When it comes to matters of the heart virtual reality will never help us find true love, right? Don’t rule it out, says Trudy Barber – the technology can and already is bringing people together in strange and interesting ways.
The vast majority of us are constantly connected to the things we like and those we are close to through technology – to the point where we may even have problems managing without it.
So, when something as exciting as virtual reality (VR) comes along, it can quickly become part of our already tech-reliant lives, providing us with multiple new possibilities, including for falling in love.
VR is now more immersive and believable than ever before. Cheaper hardware and faster software means it is within our reach at home. VR has become a walk-in painting, a gut-wrenching white-knuckle ride, and a mystical land where you can defy gravity.
Likewise, you can visit real-world places using VR, witness events or learn something new. Putting on a headset and using motion trackers can transport you into a different universe. It doesn’t need to be expensive or highly specialised – you can jump in from the comfort of your living room with commercially available technology.
VR has a wonderful history of geeked-out subcultural tech communities, experimenting with what it means to be tech-social. Already there are dating apps, 360-degree virtual experiences and online multi-player gaming. But it is going beyond this, and allowing humans to have much deeper interactions with one another.
Touch is such an important part of building relationships that it can be difficult to see how this can be overcome in the virtual world. After all, without a physical presence, you cannot feel the other person, or react to small movements and expressions that we are all innately attuned to.
There has already been a great deal of interest in the sensationalism that VR can offer. VR sex, as VR sensual experience or standard pornography, tends to focus on bodily arousal, infidelity and kink. However, it can be more romantic than that: “The Kissenger” allows you to “kiss” someone using a mobile phone add-on, for example, making the virtual a little more real. And immersive sensual suits with haptic feedback can make that special date on a VR dancefloor even more memorable
Online connections have allowed us to communicate over vast distances, meet others we like and share interests with, and even build relationships for many years now. We’re not limited to interacting with those physically near us any more, but virtual reality is taking us one step beyond chatrooms and the like.
Interacting with another avatar’s physical appearance – one which displays a style that the person may be unable to portray in real life – adds an extra level to things. We can talk and interact with them almost as if they are physically in the same room, even though they may be on the opposite side of the world.
The digitised self in virtual space is complex, however. Though it enables you to be emotionally immersed within the technology and for you to have a digital presence in the VR world that others can see and interact with, your body remains outside. This could cause potential problems – should a couple later meet in the real world and find no attraction to each other – but it also removes a barrier between two potential lovers. Humans are so focused on looks that it can stop a perfect match ever meeting.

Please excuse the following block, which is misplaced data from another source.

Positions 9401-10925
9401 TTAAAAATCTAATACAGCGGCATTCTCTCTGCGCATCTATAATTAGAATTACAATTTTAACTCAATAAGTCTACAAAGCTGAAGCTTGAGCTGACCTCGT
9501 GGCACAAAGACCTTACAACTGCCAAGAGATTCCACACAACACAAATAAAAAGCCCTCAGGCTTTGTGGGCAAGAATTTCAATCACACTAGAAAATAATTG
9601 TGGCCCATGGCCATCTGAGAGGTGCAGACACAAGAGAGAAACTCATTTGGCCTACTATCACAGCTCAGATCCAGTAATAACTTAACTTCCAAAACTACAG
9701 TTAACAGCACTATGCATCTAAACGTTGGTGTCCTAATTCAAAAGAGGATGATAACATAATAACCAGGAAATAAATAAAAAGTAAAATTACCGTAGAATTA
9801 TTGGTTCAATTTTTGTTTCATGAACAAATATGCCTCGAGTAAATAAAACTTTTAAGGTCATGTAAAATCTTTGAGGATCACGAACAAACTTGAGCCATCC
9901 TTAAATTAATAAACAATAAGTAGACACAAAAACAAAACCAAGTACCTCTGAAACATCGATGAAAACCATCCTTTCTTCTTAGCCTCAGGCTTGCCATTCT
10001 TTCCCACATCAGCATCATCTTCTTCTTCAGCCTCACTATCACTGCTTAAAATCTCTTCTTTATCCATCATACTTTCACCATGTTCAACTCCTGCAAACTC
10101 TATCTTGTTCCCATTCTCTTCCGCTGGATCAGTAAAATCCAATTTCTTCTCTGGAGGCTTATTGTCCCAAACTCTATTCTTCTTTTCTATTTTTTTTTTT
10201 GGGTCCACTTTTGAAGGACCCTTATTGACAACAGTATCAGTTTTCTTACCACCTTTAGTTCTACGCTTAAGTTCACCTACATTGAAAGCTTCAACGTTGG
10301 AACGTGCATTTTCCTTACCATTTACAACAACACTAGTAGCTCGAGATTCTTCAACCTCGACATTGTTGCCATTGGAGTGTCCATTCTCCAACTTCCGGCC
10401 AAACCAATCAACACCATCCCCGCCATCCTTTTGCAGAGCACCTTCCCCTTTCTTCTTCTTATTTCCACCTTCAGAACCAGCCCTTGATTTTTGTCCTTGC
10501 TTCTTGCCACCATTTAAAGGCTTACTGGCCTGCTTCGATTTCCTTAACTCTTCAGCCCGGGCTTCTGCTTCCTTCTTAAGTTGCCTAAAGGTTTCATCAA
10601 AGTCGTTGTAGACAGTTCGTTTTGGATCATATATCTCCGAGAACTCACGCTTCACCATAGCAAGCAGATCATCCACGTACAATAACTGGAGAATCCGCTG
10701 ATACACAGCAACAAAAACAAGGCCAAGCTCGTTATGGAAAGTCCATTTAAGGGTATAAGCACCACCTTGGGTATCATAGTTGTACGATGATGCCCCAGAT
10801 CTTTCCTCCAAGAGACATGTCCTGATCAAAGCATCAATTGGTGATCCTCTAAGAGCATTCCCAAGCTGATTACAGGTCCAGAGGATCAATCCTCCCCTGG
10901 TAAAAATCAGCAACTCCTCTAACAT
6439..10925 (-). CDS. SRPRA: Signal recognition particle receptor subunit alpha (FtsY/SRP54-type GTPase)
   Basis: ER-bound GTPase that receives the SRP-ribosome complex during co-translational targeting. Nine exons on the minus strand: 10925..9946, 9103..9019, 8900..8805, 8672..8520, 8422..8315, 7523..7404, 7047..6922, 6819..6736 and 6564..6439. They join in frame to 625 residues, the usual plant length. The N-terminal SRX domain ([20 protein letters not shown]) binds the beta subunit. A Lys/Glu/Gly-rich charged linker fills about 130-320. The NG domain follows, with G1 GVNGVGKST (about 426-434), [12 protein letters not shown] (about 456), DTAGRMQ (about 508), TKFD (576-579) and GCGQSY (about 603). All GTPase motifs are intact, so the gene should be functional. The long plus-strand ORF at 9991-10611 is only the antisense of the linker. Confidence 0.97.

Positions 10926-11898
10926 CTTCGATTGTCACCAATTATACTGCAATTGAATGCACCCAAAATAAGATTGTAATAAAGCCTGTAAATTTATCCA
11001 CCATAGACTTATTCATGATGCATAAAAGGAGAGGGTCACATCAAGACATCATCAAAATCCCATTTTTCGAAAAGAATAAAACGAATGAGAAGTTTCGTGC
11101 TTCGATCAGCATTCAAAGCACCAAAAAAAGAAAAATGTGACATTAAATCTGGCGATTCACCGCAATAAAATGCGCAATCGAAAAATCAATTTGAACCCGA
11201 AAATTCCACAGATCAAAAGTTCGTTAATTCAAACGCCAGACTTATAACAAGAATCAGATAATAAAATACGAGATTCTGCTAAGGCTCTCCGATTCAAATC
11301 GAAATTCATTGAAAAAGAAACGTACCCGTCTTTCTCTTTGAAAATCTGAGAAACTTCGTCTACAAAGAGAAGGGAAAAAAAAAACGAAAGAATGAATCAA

When you have lost your sense of disbelief in the virtual world, and question where the self begins and the physical body ends, romantic love in a virtual space can start to feel very real. VR love brings two minds together with phantom bodies, but in a positive way it can make us question what it means to be human – and how we understand our sense of self in connection to others. It allows us to explore who we are and reveal how we love without the looks or traits that we feel define us physically.
It is very easy for VR relationships to blossom within the digital space, as users experience fantasies and challenges together. These exhilarating shared experiences can bring a relationship into focus. The adventures become joint intimate stories and memories – and the two individuals begin exploring themselves as a couple as well as travelling the VR world.
For those in love, the times that you are not in the VR world can become fraught with longing for the other person – and the reality you have created.
The ability to experience such connection and emotion can be far more immersive in VR, as time is dedicated specifically to “playing out” the relationship. It can even be used as a place for couples to experiment with living together while still physically being far apart.
The long-term results and impacts of love and relationships in virtual reality are yet to be seen and felt, but the fact is that they are happening. Yes, there still may be those instances where a couple cannot overcome physical attributes when meeting in the real world after joining together in VR, as happens with other online relationships.
But as the boundaries between the physical and digital worlds become more blurred, humans might become less concerned with what happens in reality and rely on the strength of their virtually built emotional attachment.
Trudy Barber is senior lecturer in media studies at University of Portsmouth. This article was originally published on The Conversation.